By Gregory Clark, October 11, 1924.

A boy of three is spared the Great War, even though the house which is his kingdom be filled with martial photographs, volumes in sets relating to every last detail of the mighty conflict, and mantel shelves littered with shell cases, grenades and fragments of Teutonic pomp.

Like the telephone, radio set, electric light and other marvels of this age of which we elders are proud, the little boy accepts the relics of war as accomplished facts, with equanimity. They are of less real and dramatic importance than a small chair turned upside down, or the furnace chains leading down into remote and reverberating regions below, or the chesterfield which under certain intellectual conditions is a ship at sea.

One evening, however, we were left for a time alone in the house. Whenever this occurs, we stick close together, for with the strong protective females absent from the den, they who feed us and bed us down and stand guard over us day and night, a small boy is justified in feeling that the cave is practically defenseless, and his daddy in need of support and counsel.

On the wall stands a vain photograph, taken one fine day by monsieur le photographe in the narrow town of Houdain, of daddy in his trench helmet, trench coat, gas mask at the alert, sheathed pistol to the fore, and gloved hand grasping a great stick.

“Is that Daddy?” asked the boy.

“Aye, aye, sir,” said I.

“Did I sit on your hat agin?”

“No. That’s the sort of hat Daddy wore in those days. Daddy was a soldier.”

“Where is your horn?”

“Oh, Daddy wasn’t that sort of a soldier.”

“Then where is your drum?”

“I had no drum either.”

He knelt on my lap and studied me with pity.

“Only a few soldiers,” I said anxiously, “are privileged to play horns and drums. Most soldiers have to carry guns and big bags and walk forever and forever.”

He examined the photograph on the wall.

“Where is your gun?”

“Well, that little thing there in front, on my belt, is a gun, a little gun. Daddy didn’t have a big gun, like most soldiers.”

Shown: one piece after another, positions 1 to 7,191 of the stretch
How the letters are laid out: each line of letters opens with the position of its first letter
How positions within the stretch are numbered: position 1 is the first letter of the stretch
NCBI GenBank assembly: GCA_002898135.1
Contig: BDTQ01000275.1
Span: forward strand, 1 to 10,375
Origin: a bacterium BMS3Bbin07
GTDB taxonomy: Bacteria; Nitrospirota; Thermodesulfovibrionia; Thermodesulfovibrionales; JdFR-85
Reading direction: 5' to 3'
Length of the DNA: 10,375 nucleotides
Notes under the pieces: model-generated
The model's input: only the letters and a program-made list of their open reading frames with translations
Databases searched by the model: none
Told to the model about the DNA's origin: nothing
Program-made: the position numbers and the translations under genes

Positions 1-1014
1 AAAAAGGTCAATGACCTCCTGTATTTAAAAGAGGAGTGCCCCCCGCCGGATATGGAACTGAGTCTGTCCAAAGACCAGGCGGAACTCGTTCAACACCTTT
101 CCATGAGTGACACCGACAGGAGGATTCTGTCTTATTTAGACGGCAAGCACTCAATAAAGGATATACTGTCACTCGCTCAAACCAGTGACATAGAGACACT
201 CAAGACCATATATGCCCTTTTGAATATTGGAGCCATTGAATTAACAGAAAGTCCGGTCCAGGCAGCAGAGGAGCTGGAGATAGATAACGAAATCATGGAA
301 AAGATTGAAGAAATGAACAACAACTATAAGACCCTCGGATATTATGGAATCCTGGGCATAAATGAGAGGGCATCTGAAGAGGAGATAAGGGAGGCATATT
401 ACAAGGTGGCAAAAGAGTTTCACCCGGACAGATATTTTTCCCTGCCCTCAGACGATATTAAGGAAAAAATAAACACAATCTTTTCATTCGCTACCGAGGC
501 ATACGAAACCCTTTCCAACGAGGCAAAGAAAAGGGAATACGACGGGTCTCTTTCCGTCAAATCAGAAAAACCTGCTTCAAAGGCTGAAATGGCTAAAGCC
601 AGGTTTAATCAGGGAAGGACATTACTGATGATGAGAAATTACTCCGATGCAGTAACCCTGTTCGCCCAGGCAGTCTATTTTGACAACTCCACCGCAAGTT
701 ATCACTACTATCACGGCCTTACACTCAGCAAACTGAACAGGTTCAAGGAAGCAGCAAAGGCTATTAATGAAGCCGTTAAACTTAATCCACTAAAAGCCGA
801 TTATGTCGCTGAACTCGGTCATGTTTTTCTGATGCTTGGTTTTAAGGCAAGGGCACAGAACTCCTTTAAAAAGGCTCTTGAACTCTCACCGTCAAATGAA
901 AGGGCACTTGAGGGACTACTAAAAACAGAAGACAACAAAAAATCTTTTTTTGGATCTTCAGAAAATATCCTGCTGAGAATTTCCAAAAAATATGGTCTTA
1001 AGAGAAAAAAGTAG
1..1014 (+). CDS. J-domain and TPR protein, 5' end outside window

Again the boy examined me narrowly. What sort of tale was this? No drum, no horn and only a little gun!

“Are you a soldier?”

“I was; but not now. The army is all broken up.”

“What is the army?”

“The army was all the soldiers and horses and guns and wagons, walking along forever and ever, and standing in the rain and shooting and thunder and snow and walking and walking and standing still.”

“And broken up?”

“Yes. The army was all broken up.”

“The soldiers broken up?” he asked with horror.

“Oh, yes. That too.”

“Was Daddy broken up?”

“Well, no. Daddy got away safely.”

“Did Grandma put Daddy on the shelf?”

“I beg your pardon!” I demanded in astonishment.

“Did Grandma put Daddy up on the shelf so he wouldn’t get broken? With the white soldier and the rooster?”

Ah, I understood. His grandma had rescued, amongst other things, a lead soldier from a great massacre one day and had hidden it upon the plate rail of the dining room.

“No, siree, Grandma was nowhere near. Daddy had to look out for himself. There are no ladies at a war.”

“What is a war?”

“Well-er-war is what soldiers do – fighting and walking and standing still and shooting and thunder and snow and rain….”

“Did Daddy shoot?”

“Well, yes, sometimes.”

“Did you shoot the bell?” (Once, I showed off at Sunnyside for him.)

“No. We shot Germans.”

“What is a German?”

“Well, let me see; It’s a sort of – sort of a thing!”

“Has it horns on?”


“Does it say booooo?”

“Not exactly.”

“Then, why did you shoot it?”

“Well, it was trying to shoot Daddy.”

“Mamma would get after it!”

“But Mother wasn’t there.”

“Did you call for Mama? Wouldn’t she come?”


“And poor Daddy had only a little gun?”

“Yes, but …”

“And no horn”

“I had a …”

“And no dwum?”

“Daddy was a …”

He climbed hurriedly down to the floor.

“Come on!” he exclaimed with concern, “let we sit at the winnow and watch for Mama!”

Which we did. And the subject of the great war was dropped by mutual consent.